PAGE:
The second research direction relevant to the cognitive effects of verbalisation addresses the relationship between language and thought, as critically inspired by Whorf (1941). In particular, evidence is accumulating that inner speech and labeling systematically support cognition at various lev- els, ranging from perception to categorisation and memory (Lupyan, 2012). Linguistic formulation of perceived catego- ries appears to support ongoing conceptualisations by cap- turing fleeting impressions in a temporary way, supported further by previous linguistic experience and knowledge. It appears that fairly similar processes may be at work in our Origami task, in spite of the fact that labels exist, through the instructions. Our participants made heavy use of these existing formulations by reading aloud and modifying them only slightly at first, but then moved on to new conceptuali- sations and associating linguistic labels with them. Clearly, since they were not asked to formulate anything in partic- ular (just think aloud), they chose descriptions relevant for them (i.e., they found labels and highlighted spatial relation- ships as they became obvious in their minds). Thus, while the research reported here was not designed to test whether reformulations and reconceptualisations actually support the problem solving process, our empirical findings do show that this cognitive process is an integral part of a cognitive task that is considerably more complex than the labeling of a newly encountered object.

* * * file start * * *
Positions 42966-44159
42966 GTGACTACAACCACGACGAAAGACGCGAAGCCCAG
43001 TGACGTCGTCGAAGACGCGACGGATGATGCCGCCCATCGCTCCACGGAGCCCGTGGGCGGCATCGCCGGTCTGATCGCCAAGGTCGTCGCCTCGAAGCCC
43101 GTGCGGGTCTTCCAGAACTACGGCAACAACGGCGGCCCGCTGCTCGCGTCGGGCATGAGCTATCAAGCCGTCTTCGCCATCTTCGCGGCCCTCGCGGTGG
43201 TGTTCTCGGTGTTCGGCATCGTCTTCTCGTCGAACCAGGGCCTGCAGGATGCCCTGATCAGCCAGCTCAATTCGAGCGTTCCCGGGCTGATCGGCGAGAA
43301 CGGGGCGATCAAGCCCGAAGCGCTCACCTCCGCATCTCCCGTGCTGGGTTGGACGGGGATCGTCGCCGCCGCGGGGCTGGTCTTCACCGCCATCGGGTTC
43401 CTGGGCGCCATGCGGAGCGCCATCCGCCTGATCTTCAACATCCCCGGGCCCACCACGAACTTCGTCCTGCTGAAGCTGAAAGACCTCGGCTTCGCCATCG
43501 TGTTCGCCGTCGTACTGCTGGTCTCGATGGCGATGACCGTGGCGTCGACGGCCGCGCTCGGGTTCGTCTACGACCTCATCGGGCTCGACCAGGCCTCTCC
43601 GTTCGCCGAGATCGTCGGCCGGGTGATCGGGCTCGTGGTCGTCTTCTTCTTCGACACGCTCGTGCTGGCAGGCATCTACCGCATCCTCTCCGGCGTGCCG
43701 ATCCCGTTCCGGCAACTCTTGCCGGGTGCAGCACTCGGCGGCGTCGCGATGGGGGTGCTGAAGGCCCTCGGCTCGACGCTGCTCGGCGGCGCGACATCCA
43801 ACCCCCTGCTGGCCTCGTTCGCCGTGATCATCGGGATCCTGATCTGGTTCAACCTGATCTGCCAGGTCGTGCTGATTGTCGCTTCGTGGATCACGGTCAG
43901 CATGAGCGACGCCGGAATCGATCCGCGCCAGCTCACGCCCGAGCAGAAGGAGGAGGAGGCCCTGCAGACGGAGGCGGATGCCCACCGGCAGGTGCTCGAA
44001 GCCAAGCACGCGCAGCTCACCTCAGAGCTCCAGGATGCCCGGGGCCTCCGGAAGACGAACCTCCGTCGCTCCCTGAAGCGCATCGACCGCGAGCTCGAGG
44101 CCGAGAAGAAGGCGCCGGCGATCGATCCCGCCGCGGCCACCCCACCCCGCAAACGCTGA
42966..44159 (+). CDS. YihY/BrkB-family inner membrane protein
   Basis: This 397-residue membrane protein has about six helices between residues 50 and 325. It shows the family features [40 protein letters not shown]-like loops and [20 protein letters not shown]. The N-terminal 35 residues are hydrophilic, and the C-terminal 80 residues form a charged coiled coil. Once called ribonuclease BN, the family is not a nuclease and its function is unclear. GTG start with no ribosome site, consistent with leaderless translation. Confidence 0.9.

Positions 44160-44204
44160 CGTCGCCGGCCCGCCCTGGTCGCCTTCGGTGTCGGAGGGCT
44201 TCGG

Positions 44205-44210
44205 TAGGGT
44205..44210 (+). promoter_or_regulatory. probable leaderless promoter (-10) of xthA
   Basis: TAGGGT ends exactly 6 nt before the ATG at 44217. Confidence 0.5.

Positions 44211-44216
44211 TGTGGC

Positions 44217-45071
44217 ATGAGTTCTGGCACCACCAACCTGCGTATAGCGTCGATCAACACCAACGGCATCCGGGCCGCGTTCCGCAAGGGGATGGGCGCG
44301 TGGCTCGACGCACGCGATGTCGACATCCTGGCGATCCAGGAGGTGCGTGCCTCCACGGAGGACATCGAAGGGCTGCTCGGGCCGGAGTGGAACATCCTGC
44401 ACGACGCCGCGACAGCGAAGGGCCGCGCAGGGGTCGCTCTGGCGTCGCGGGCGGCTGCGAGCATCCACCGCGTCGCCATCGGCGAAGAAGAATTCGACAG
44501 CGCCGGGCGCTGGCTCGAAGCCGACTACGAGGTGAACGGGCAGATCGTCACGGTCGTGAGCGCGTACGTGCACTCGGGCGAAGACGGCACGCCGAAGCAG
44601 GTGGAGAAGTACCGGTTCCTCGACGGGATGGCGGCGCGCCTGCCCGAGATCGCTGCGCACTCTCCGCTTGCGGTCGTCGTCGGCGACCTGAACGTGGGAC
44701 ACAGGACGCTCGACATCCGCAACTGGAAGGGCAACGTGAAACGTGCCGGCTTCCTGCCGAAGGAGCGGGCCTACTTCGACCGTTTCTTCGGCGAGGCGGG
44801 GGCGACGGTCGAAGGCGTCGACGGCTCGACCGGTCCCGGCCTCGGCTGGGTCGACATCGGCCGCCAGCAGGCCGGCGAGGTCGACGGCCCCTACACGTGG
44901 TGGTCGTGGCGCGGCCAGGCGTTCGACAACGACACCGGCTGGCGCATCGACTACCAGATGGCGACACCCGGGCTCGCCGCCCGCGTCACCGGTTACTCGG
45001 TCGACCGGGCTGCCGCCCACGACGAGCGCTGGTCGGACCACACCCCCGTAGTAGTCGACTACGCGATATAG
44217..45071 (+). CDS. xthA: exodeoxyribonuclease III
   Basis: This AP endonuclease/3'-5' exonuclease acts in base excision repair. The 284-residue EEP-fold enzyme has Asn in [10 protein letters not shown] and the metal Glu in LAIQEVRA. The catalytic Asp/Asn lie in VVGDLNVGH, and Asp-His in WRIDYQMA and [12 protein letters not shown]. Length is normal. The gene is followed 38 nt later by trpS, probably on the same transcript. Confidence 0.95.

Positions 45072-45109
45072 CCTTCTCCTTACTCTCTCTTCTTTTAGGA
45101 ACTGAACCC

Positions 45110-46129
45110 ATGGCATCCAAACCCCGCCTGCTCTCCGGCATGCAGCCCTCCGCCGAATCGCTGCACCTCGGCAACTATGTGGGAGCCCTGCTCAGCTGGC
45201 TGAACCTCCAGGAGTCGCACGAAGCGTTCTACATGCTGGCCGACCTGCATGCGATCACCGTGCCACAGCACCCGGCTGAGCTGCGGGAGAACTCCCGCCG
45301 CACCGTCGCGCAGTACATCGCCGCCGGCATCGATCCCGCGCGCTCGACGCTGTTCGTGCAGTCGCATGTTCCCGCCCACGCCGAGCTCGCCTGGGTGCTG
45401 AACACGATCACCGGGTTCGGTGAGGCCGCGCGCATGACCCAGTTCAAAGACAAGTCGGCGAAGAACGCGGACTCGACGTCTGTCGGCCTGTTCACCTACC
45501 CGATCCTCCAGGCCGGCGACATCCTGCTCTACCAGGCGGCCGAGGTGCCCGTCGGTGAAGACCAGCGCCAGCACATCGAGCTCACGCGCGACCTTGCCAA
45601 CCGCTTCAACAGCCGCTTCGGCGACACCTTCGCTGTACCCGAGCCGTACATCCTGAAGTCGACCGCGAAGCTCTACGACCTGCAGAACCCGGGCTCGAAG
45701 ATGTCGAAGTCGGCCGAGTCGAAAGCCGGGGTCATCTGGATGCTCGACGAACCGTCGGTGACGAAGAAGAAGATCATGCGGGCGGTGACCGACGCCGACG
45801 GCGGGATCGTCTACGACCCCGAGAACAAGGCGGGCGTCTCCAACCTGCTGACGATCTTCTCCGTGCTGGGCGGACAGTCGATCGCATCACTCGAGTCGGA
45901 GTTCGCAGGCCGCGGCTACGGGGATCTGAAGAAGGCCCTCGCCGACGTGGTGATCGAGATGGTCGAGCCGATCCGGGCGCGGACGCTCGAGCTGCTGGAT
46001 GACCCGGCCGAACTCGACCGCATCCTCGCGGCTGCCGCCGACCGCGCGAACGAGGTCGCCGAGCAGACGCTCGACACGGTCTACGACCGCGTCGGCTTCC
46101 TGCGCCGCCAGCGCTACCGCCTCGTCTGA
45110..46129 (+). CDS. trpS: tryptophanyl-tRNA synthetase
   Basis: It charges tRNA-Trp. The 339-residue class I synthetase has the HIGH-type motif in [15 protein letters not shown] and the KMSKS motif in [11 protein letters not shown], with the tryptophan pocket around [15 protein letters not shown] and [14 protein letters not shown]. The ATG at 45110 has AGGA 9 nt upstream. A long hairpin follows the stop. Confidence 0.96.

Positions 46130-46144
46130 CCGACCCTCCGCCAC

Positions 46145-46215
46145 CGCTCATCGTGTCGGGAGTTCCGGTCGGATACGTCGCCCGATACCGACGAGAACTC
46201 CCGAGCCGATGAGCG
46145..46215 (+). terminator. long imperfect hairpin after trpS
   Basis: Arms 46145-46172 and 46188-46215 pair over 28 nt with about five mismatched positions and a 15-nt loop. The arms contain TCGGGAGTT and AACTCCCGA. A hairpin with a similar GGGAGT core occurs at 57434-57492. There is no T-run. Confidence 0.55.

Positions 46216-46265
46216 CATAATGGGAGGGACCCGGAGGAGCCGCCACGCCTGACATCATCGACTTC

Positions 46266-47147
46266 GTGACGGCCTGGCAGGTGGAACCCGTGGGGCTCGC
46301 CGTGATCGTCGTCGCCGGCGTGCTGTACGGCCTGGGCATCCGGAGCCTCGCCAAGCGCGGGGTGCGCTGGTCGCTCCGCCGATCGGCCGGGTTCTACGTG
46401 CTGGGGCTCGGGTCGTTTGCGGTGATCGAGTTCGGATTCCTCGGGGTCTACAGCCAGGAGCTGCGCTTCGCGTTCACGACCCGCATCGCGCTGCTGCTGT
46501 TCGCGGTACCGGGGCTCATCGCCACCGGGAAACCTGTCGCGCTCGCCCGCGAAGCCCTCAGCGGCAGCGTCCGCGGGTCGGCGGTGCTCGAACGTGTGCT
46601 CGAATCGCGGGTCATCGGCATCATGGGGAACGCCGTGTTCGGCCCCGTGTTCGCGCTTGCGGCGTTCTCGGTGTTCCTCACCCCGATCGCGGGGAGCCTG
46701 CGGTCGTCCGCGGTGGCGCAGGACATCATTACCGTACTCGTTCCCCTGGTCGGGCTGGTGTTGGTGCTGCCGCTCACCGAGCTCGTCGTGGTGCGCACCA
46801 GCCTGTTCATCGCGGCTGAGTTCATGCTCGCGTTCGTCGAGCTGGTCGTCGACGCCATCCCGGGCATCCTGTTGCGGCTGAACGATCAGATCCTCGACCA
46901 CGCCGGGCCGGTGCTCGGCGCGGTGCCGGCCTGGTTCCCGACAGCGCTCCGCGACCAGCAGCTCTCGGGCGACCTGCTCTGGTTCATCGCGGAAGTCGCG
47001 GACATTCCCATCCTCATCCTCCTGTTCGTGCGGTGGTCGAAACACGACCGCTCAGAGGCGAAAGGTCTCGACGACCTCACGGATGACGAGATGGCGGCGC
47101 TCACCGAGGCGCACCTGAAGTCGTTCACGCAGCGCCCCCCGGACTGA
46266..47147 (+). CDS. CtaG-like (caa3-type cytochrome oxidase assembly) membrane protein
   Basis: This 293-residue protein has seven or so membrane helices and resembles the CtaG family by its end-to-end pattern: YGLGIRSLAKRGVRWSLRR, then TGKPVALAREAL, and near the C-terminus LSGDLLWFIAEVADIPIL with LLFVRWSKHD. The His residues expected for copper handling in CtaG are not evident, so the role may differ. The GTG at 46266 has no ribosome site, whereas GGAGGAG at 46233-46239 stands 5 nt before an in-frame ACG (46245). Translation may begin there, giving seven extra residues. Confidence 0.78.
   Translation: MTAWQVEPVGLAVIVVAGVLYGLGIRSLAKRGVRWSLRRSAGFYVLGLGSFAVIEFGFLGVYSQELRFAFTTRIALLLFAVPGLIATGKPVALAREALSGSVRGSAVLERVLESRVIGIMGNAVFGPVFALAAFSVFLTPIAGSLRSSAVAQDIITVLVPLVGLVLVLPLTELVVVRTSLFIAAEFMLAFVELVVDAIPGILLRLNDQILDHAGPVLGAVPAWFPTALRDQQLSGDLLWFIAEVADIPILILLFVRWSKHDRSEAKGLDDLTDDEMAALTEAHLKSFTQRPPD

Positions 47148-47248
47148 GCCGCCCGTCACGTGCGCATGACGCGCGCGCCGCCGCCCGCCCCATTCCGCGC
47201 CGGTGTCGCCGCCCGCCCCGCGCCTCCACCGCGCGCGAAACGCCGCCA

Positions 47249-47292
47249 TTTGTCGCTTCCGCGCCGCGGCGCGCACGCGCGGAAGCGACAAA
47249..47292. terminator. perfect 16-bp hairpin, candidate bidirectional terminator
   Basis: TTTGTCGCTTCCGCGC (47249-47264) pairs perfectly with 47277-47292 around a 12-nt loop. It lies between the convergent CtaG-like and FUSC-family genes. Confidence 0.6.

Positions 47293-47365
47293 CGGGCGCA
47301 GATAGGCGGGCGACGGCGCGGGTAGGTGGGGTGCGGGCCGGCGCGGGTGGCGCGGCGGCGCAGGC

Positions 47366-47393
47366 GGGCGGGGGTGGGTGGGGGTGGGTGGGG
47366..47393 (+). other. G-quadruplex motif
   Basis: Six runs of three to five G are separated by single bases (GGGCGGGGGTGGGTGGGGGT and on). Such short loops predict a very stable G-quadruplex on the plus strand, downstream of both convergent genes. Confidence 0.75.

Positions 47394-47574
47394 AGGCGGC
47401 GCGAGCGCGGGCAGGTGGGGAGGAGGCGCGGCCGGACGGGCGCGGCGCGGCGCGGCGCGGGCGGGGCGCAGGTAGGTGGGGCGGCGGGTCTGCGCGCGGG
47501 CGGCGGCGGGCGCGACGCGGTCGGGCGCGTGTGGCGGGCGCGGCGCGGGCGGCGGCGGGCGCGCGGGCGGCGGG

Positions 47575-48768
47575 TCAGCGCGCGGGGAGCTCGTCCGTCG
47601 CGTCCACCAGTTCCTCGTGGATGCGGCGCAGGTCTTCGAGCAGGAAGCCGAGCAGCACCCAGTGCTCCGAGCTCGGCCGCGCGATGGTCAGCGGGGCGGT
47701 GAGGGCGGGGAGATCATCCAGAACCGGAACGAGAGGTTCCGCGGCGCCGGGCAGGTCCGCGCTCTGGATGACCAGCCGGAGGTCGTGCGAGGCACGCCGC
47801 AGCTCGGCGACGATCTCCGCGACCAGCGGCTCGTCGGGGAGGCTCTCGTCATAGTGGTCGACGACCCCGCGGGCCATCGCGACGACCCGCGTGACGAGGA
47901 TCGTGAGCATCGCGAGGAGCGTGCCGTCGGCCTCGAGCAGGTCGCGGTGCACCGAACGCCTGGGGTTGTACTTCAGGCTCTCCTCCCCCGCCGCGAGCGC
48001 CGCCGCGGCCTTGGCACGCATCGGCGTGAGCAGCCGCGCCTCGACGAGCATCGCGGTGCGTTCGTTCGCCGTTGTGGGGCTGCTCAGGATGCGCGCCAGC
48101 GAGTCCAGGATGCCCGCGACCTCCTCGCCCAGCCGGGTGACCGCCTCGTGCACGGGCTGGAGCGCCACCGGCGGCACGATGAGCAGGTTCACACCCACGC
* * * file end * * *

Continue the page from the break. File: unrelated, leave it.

Our study provides insights about the cognitive processes involved in following Origami paper folding instructions, challenging the assumption that following instructions leads to straightforward action execution. Instead, problem solving can be viewed as a multilayered processnot only in terms of high-level (conscious) and low-level (automated) processes, but also in terms of main problem solving steps (provided in complete instructions) and intermediate problems needing to be solved to accomplish these main steps. This level involves both high-level and low-level cognitive processes and is there- fore in part explicitly verbalisable, and in part reflected in the linguistic features and patterns of the verbalised data. 2015 | Volume 8